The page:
- “This is an exciting time for all American Indian programs at ASU. The AIPI is uniquely situated to respond to the needs of tribal governments and communities while also fulfilling the mission and goals of our great university. The addition of Dr. Morris to lead the AIPI will further strengthen and enhance the great work that has already been started by this relatively young program. Her knowledge of both academia and tribal communities as well as her proven research and leadership skills will undoubtedly usher in a strong new era for AIPI,” said ASU Indian Legal Program Director Ann Bledsoe-Downes.
- “Dr. Morris has policy experience and expertise on cutting-edge issues, to continue and enrich the contributions of the institute and ASU in Arizona and nationally. The School of Public Affairs looks forward to close collaboration with her and the AIPI on issues of policy and indigenous self-governance,” said Karen Mossberger, Professor and Director, ASU School of Public Affairs.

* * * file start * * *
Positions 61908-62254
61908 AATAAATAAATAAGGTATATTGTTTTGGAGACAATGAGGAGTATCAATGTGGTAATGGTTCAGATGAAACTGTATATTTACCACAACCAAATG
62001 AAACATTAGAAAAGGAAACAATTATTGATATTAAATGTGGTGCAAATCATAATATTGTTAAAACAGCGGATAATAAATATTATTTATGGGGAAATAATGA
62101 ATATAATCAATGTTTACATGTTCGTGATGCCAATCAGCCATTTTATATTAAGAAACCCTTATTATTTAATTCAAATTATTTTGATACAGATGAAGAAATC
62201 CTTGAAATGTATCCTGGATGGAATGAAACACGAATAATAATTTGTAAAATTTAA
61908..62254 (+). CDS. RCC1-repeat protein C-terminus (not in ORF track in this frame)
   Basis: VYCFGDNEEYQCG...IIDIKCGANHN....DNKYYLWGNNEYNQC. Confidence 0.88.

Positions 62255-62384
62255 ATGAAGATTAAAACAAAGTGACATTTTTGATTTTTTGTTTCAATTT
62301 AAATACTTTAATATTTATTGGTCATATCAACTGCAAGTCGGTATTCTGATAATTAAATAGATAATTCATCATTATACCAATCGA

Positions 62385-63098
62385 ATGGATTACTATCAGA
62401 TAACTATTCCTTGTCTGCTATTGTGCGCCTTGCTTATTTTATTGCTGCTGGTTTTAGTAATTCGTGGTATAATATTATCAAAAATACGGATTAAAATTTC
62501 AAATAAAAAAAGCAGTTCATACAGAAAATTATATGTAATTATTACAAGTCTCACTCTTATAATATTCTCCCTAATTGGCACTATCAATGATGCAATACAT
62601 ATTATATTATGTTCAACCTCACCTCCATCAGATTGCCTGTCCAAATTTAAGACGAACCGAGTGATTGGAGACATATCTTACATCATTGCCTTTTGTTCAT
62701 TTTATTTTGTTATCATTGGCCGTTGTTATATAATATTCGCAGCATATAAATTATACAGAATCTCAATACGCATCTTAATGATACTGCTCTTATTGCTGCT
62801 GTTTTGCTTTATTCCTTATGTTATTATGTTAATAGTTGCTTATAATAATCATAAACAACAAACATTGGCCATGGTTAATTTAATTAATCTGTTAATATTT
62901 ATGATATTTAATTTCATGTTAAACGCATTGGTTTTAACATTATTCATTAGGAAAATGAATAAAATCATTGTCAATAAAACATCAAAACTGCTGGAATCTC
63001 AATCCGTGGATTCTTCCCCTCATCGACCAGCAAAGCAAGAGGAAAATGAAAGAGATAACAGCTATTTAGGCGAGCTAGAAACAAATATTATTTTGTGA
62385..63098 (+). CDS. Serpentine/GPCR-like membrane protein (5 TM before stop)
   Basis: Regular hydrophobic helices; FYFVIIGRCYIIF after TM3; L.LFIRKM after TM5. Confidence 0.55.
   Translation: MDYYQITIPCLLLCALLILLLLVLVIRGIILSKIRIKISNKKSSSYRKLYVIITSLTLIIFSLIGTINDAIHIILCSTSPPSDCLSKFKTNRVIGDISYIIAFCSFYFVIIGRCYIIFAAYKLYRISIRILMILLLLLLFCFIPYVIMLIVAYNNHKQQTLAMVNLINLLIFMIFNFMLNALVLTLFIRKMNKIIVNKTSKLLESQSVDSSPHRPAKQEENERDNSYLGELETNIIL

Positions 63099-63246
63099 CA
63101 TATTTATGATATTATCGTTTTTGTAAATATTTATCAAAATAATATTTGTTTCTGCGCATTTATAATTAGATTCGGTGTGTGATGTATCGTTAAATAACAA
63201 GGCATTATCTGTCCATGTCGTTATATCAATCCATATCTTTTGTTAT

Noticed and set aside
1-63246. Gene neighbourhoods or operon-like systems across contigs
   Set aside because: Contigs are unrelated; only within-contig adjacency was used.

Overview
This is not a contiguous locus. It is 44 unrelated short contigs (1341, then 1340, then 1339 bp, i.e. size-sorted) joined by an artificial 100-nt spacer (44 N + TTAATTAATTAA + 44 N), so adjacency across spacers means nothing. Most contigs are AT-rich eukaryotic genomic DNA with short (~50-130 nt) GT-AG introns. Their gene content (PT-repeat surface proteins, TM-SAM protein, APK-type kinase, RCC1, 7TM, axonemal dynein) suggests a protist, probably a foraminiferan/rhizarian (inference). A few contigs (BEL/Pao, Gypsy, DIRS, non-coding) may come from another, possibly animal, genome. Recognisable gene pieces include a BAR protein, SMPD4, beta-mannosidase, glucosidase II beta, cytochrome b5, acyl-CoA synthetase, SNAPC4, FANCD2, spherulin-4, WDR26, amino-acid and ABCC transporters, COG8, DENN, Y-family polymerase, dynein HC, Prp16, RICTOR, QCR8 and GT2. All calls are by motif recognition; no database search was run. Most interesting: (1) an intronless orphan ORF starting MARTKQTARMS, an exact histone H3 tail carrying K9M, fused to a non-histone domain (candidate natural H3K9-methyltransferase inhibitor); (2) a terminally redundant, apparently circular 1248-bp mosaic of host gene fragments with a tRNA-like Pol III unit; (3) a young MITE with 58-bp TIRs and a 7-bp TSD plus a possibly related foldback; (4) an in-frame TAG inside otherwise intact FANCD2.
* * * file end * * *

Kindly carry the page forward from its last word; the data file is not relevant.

Arizona tribal community member and the Chairman of Gila River Telecommunications Incorporated at the Gila River Tribe, Anthony Newkirk, said: “I am excited about the contributions that I know Traci will bring to ASU AIPI. I have had the pleasure of working with this amazing policy work and know of her contributions to Indian Country and more specifically to telecom and media. Congratulations Traci and ASU!”
Morris is a citizen of the Chickasaw Nation of Oklahoma and she maintains a strong working relationship with her community while her passion for communications and media policy and advocacy emerged from these tribal roots. Morris’ research and publications on Native American media and the digital divide focus on Internet use, network neutrality, digital and new media curriculums, digital inclusion and development of broadband networks in Indian Country. Her book, “Native American Voices: A Reader,” is a teaching tool utilized in colleges throughout the country.